Zika Virus Declared International Emergency

The World Health Organization has declared the Zika virus an international public health emergency. This is only the fourth time the WHO has declared an international emergency. The decision came as Brazil has hit an estimated 1.5 million cases of Zika infection, and the virus has swept through more than 20 countries in Central and South America and the Caribbean. According to Reuters, the WHO projected that the virus could spread to four million people throughout the Americas.

The WHO defines a public health emergency of international concern as "an extraordinary event which is determined to constitute a public health risk to other States through the international spread of disease and to potentially require a coordinated international response." Vox reported that this designation is used to encourage countries to pay serious attention to a health issue and pour their resources into stopping the spread of the disease.

According to the Centers for Disease Control and Prevention (CDC), the Zika virus, which is transmitted by mosquitoes, usually causes mild symptoms, including rash, fever, joint pain, and red eyes. However, major concerns have arisen over the connection between Zika infection and a serious birth defect called microcephaly, in which an infant's head and brain are abnormally small. Reuters reported that Brazil, the country most affected by Zika to date, has seen about 3,700 cases of microcephaly associated with the infection. Zika has also been linked to a neurological condition known as Guillain-Barre syndrome.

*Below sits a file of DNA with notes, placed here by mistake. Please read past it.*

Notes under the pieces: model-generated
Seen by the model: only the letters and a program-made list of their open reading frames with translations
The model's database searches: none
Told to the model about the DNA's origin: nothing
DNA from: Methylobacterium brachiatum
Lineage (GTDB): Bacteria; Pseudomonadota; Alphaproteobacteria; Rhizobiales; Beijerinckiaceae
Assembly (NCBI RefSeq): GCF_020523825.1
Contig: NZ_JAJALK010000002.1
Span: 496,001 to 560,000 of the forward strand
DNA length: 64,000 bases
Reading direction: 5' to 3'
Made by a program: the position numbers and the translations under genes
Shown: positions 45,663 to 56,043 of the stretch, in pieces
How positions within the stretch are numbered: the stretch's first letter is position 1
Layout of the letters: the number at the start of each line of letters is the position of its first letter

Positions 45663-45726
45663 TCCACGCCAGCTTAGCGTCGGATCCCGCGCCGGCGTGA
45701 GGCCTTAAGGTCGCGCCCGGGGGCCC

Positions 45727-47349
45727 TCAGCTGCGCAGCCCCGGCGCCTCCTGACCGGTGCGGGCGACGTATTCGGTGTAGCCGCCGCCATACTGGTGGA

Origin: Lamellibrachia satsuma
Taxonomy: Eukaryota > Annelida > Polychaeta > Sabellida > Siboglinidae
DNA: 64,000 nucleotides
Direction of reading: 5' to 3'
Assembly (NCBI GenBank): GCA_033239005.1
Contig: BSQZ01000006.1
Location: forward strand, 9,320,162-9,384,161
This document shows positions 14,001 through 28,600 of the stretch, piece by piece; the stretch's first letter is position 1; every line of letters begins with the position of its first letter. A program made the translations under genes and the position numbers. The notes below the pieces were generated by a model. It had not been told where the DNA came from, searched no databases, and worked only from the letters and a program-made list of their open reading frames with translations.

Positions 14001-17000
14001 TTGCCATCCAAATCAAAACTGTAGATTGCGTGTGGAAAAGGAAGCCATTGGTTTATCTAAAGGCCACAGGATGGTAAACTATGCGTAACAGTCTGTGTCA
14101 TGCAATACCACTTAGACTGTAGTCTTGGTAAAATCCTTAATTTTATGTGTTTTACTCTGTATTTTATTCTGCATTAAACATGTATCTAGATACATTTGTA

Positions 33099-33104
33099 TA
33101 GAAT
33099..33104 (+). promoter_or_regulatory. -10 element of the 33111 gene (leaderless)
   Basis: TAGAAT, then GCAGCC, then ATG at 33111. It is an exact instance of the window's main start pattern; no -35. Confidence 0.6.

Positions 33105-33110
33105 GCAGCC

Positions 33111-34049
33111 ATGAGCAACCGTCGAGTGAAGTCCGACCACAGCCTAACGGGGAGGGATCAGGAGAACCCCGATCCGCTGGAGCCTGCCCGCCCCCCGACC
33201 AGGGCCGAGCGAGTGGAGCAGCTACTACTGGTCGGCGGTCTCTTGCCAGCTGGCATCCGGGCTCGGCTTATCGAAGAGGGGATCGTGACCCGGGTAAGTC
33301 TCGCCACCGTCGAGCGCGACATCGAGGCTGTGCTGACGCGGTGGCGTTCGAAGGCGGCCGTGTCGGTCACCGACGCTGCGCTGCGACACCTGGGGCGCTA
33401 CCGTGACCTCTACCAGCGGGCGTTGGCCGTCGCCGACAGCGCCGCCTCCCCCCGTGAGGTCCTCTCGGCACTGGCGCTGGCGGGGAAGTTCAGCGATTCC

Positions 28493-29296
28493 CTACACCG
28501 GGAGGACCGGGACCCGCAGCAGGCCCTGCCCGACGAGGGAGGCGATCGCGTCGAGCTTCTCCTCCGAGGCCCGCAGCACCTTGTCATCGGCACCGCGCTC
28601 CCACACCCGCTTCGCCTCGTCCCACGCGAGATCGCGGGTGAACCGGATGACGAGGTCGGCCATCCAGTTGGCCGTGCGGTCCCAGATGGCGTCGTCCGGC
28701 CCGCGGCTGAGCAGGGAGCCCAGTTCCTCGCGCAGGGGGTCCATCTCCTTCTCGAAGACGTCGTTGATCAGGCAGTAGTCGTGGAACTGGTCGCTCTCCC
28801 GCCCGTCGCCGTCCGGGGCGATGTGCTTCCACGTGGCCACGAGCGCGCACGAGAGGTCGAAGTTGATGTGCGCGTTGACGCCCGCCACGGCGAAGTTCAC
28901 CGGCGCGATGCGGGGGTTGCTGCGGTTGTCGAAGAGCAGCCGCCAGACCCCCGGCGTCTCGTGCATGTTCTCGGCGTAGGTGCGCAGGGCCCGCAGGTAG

Julia Belluz at Vox explained that the WHO only rarely declares international public health emergencies, partly because the declaration may affect travel to countries experiencing outbreaks, which could devastate their economies. Therefore, the disease must be believed to pose a serious risk for such an action to be taken. Currently, the CDC has issued an "Alert Level 2" for the Caribbean, Central America, and South America. This alert advises travelers to practice caution to avoid infection, and encourages women who are or may become pregnant to postpone trips to these locations.

The declaration of international emergency will hopefully spur companies and governments to work toward developing vaccinations against the Zika virus. Reuters reported that the American companies Inovio Pharmaceuticals and Hawaii Biotech have begun efforts to develop a vaccine, but it may take months or even years before that vaccine is available for the general public. The declaration will definitely raise awareness about the seriousness of the disease. This in turn may affect travelers' decisions and alert local populations within the affected areas to the importance of taking precautions against infection.